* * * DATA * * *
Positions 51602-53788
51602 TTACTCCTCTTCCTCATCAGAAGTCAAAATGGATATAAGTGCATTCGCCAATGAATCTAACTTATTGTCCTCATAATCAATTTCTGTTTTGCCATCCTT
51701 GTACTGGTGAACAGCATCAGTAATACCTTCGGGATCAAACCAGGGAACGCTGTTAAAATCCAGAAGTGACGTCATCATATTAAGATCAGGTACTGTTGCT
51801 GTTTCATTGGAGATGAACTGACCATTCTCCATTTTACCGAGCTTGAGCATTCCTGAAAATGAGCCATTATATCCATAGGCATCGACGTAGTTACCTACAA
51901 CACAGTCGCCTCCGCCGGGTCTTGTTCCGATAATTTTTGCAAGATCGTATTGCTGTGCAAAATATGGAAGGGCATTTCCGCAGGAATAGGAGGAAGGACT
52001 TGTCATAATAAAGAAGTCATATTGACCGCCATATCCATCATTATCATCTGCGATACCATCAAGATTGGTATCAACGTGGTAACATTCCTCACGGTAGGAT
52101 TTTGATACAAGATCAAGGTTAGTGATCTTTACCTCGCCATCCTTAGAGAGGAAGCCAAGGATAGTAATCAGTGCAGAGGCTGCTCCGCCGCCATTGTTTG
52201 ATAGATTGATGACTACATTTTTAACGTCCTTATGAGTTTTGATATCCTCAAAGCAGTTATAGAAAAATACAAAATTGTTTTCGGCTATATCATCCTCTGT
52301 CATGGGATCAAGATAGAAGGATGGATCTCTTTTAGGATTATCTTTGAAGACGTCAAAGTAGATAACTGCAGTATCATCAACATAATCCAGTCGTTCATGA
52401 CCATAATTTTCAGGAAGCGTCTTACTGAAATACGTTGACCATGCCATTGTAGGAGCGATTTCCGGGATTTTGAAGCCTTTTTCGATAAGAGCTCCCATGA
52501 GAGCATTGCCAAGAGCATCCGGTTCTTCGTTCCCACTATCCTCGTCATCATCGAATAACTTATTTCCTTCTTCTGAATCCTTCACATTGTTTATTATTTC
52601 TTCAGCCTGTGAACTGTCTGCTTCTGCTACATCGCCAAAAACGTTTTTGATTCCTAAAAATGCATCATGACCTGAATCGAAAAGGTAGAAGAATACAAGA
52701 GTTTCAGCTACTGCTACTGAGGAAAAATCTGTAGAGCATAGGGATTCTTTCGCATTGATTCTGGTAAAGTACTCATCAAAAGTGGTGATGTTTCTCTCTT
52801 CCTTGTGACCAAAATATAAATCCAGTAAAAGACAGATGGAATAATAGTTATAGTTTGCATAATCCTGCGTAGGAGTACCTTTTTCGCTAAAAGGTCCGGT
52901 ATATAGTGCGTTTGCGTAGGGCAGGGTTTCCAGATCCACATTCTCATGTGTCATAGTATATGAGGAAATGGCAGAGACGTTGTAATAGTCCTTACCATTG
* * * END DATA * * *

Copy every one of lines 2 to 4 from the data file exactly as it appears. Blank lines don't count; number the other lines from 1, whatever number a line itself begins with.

51602 TTACTCCTCTTCCTCATCAGAAGTCAAAATGGATATAAGTGCATTCGCCAATGAATCTAACTTATTGTCCTCATAATCAATTTCTGTTTTGCCATCCTT
51701 GTACTGGTGAACAGCATCAGTAATACCTTCGGGATCAAACCAGGGAACGCTGTTAAAATCCAGAAGTGACGTCATCATATTAAGATCAGGTACTGTTGCT
51801 GTTTCATTGGAGATGAACTGACCATTCTCCATTTTACCGAGCTTGAGCATTCCTGAAAATGAGCCATTATATCCATAGGCATCGACGTAGTTACCTACAA